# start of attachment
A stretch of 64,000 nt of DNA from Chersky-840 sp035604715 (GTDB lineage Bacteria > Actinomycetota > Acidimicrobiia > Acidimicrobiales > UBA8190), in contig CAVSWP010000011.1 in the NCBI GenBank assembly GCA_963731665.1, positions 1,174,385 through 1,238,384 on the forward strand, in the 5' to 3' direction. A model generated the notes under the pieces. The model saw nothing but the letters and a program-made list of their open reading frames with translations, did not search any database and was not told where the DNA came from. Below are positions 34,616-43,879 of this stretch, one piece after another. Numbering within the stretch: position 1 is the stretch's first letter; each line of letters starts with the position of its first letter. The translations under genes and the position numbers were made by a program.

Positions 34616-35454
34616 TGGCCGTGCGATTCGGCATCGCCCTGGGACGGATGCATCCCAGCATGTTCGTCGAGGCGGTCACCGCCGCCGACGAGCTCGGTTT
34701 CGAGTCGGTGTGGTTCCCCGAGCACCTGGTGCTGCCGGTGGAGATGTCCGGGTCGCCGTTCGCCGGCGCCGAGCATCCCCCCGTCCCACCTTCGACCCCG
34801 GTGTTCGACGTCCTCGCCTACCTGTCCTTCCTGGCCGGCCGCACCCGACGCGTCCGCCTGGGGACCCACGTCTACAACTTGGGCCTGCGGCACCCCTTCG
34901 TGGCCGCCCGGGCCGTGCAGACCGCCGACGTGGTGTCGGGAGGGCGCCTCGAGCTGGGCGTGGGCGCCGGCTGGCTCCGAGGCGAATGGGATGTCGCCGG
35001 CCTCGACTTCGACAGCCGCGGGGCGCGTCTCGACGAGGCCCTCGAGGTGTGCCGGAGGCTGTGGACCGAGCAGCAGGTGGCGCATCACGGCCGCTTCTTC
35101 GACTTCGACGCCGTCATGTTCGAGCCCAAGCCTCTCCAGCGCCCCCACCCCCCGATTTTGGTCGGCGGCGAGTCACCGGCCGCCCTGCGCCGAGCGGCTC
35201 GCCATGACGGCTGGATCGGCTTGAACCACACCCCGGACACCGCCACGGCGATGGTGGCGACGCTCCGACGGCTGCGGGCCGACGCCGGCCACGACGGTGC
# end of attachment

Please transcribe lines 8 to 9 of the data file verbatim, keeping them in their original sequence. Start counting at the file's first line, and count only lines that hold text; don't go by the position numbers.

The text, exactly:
35101 GACTTCGACGCCGTCATGTTCGAGCCCAAGCCTCTCCAGCGCCCCCACCCCCCGATTTTGGTCGGCGGCGAGTCACCGGCCGCCCTGCGCCGAGCGGCTC
35201 GCCATGACGGCTGGATCGGCTTGAACCACACCCCGGACACCGCCACGGCGATGGTGGCGACGCTCCGACGGCTGCGGGCCGACGCCGGCCACGACGGTGC